I have a lot to thank Meat Shack for. They ended ‘The Carlo Great Burger Drought’, that ripped through the country between 2006 and 2013 when I decided that burgers were shite. Looking back I was probably right, in Birmingham anyhow, when our casual dining scenes was as stale as the sesame seed bun that compresses the cows arsehole and eyelid together at McDonald’s. We had very little to shout about other than a couple of Michelin starred places that the majority could not afford. And then Digbeth Dining Club happened. I remember eating the food of passionate traders who were producing far superior dishes to those in their own bricks and mortar, at a fraction of the price. The Meatshack was one of those places, the first burger I had eaten for, I think, seven years. I was coerced by a mate and never looked back – it was everything that I wanted a burger to be. I remember talking about it sometime after to an equally epicurean pal, how those burgers, along with many other wonderful dishes at DDC, would eventually shape our future restaurants in Birmingham. I was right. I am always fucking right.
The transition of street food to restaurant doesn’t happen overnight. Products are to be tweaked. Locations found. Funds raised. In the case of Meat Shack it’s taken five years to go from the little black and white tent to the bright and illustrated space upstairs in the new Thorp 17 building in China Town. It’s caused local hysteria with those who love their food. Expectations are high and for the most part they have nailed it.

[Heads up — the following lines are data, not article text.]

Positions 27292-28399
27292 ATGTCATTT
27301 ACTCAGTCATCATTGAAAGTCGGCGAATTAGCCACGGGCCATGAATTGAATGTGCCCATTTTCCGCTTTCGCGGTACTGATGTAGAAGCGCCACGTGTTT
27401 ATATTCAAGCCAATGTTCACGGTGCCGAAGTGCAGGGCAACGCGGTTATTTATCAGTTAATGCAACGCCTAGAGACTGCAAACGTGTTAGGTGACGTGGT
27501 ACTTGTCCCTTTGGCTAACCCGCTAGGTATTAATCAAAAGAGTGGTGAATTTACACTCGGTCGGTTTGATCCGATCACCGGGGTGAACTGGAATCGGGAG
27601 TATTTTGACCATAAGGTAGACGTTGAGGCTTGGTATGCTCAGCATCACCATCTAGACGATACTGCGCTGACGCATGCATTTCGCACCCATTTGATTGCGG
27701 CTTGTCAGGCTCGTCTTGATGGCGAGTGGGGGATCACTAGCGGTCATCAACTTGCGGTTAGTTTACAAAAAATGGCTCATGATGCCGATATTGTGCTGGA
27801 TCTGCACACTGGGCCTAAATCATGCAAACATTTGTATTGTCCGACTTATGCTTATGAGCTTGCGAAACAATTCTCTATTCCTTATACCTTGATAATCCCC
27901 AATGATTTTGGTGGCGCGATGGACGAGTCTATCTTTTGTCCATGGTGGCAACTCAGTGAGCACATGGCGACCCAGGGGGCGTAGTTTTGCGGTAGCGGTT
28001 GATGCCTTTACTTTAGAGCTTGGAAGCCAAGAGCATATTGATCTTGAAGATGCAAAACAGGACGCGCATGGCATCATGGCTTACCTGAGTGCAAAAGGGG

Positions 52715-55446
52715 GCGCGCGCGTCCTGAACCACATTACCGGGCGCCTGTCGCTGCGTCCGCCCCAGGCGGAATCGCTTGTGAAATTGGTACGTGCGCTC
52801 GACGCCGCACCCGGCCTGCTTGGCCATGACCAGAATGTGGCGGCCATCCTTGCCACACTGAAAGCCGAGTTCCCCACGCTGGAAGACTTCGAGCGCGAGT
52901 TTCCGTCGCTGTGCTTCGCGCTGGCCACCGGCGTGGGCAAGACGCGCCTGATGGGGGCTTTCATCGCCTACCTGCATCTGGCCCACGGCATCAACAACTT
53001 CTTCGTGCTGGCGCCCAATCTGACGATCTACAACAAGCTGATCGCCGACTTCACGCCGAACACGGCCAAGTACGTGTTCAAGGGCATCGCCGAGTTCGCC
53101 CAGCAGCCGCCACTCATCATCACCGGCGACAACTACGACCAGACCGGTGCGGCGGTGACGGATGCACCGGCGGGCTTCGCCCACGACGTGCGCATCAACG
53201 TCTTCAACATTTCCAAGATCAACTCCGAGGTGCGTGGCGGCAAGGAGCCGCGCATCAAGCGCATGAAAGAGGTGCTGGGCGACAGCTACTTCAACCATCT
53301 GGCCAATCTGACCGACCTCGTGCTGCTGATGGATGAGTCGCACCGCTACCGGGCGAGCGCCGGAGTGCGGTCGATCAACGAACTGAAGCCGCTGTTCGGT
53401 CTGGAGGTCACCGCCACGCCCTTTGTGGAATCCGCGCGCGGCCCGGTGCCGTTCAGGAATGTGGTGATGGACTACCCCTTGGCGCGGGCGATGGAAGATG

The slogan here is ‘dripping filthy goodness’, a phrase that they have presumably stolen from a swingers club, but actually relates to the process of cooking the beef patty so that it retains the juices. It is exactly as I remember them being, if not as pink in the centre as they once were. We try two different burgers, both of which are excellent. Hell Shack is a brute, a relentless assault that has the Rib Man’s ‘Holy Fuck’ hot sauce at it’s core and a green chilli relish playing back-up when a back-up probably isn’t required. Still, if you order anything with a hot sauce called ‘Holy Fuck’ you expect serious heat, and serious heat is what you get. I fucking love it, and I can swear all I want here, because if they can say fuck on a menu, I can use it all I fucking want in my post. Sorry, Mom. If heaven existed I know you’d be pretty appalled with me right now.
You can look again now because the next paragraph contains zero curse words. The Dutch Piggy is at it’s purest form a bacon cheeseburger. It has two cheeses; a classic American cheese that owes its existence to the invention of plastic as much as it does to milk (this is not an insult – American cheese is the best for burgers) and another, Edam, I think, that has melted in a far more conventional sense. Together with the bacon it works to accentuate the beef flavour rather than wipe it off the face of the earth like the hot sauce does. They are two burgers for very different customers. Both are very good indeed.
There are no fried pickles on today, leaving us with onion rings and fries topped with a spicy mayo. The latter is the weak link here, unremarkable in texture with not enough of the mayo, which itself could do with more attitude. The onion rings are the best I’ve tried, though at £3.50 for six they should be. The batter cracks and then disappears in the mouth. It makes me wish that the Frickles were on to try.
We’ve waited five years for this to become a reality. Is it worth it? Undoubtedly yes. We eat within the first few hours of the first day they are open to the public and already the team have mastered the service and the cooking. It’s slick and personable, maybe more than you ever expect a burger restaurant to ever to. I never doubted their ability to make the jump, but I am seriously impressed with the professionalism and accuracy of it all. Meat Shack is destined to be another Birmingham success story, and hopefully one that will inspire some of the other traders to do the same.